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Stop Trying to Manage Time…and Manage Yourself

A common concern for those on our leadership programs is the feeling that they have too much to do and too little time. Whether they are supervisors / managers on our LEADlight program, or senior leaders on our LEAD™ program, the challenge of managing their ever-growing ‘to-do’ list whilst tackling the daily crises and issues that arise can often feel over whelming. 

The fact of the matter is, you cannot control or manage time. It’s simply not possible. We all have the same number of hours in a day. You can’t get an extra hour no matter how good you are. And you can’t re-use the minutes that you wasted the previous day. As John C. Maxwell the American author wrote: 

"Time management is an oxymoron. 

Time is beyond our control, and the clock keeps ticking regardless of how we live our lives." 


So, don't try to manage time. The key is to better manage yourself so that you're being more effective and helping your team to grow and become more autonomous. 

So, where do you start? We offer 3 thoughts: 

1. Prioritise  

A tool such as the Urgent – Important matrix can help you to focus your time appropriately on those important tasks that often don’t have a set deadline such as people development, relationship building, strategic thinking, personal learning goals. Because they are not urgent, they can often sit on our ‘to-do’ list for weeks or months whilst we procrastinate and spend our time focusing on urgent or non-important tasks. However, at some point, these tasks will become urgent or may never get to the top of your list and get done.  


The 4 box model of the Urgent / Important Matrix


By using this matrix, you can make sure that you quickly do the necessary tasks in Box 1, delegate / empower others to deal with Box 3 issues, stop wasting your time in Box 4, and you can then focus your attention on the important activities in Box 2.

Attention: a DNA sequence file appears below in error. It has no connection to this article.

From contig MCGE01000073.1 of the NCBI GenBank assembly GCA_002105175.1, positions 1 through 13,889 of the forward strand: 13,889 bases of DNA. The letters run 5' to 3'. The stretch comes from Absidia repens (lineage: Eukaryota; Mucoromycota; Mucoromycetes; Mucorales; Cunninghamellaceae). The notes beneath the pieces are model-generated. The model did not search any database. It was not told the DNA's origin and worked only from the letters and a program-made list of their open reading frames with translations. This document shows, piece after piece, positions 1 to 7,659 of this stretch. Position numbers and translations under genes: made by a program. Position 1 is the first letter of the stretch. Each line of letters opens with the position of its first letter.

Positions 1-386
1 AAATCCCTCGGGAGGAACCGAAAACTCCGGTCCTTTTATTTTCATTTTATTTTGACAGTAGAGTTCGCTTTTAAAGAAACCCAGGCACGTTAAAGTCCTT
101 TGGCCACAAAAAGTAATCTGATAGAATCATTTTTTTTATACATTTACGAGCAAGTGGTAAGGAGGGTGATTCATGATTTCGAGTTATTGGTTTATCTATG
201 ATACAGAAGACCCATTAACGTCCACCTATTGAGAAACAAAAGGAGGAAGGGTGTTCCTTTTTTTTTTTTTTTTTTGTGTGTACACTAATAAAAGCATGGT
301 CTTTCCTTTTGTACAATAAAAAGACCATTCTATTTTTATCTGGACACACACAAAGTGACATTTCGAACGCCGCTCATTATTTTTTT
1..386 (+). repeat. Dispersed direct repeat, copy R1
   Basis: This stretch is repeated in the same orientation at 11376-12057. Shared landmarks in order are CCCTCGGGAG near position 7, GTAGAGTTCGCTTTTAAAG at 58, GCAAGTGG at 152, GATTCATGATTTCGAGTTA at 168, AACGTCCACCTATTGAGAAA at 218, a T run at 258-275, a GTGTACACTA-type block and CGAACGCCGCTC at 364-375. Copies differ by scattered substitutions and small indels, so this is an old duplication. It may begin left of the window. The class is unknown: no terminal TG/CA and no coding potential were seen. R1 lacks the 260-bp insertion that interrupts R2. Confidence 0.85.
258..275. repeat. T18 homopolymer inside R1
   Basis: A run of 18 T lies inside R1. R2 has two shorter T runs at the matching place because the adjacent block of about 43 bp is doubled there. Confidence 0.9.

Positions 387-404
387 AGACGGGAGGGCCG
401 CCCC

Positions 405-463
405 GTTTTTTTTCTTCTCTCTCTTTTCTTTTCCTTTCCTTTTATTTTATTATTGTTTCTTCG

2. Encourage decision making 

Whilst there are many decisions that will need to remain with senior leaders, you should ensure that, where possible, decision making is delegated throughout the organisation to the lowest possible level. Meaning that decisions are made by the person who is best placed to do so. Your employees will inevitably be the ones who are closest to your customers, your processes and your products or services, which means they are usually the people with the right information to make the best decision. 

By creating a culture that encourages employees to empower themselves and take responsibility for decision-making where appropriate, it will free you from having to deal with a multitude of decisions, preventing you from becoming a bottleneck and allowing you time to focus on strategic issues. 


3. Reflect 

It is widely said that Albert Einstein defined insanity as,  

“doing the same thing over and over and expecting different results.” 

And for those struggling with an overwhelming schedule, it can feel like you are stuck in a hamster wheel chasing your tail, running at high speed and using lots of energy, but getting nowhere fast.  

Rather than just continuing to do what you’ve always done and expecting (or hoping for) things to improve take a step back and question, in a positive way, what you’re doing and why you’re doing it. You can then identify a better, or more efficient, way of doing it in the future.


If you would like to learn more about our LEAD™ program for owner-managers, directors and senior managers, please get in touch with Jo Draper here

Our next LEAD™ program starts on 19th and 20th April.

Don't miss out!



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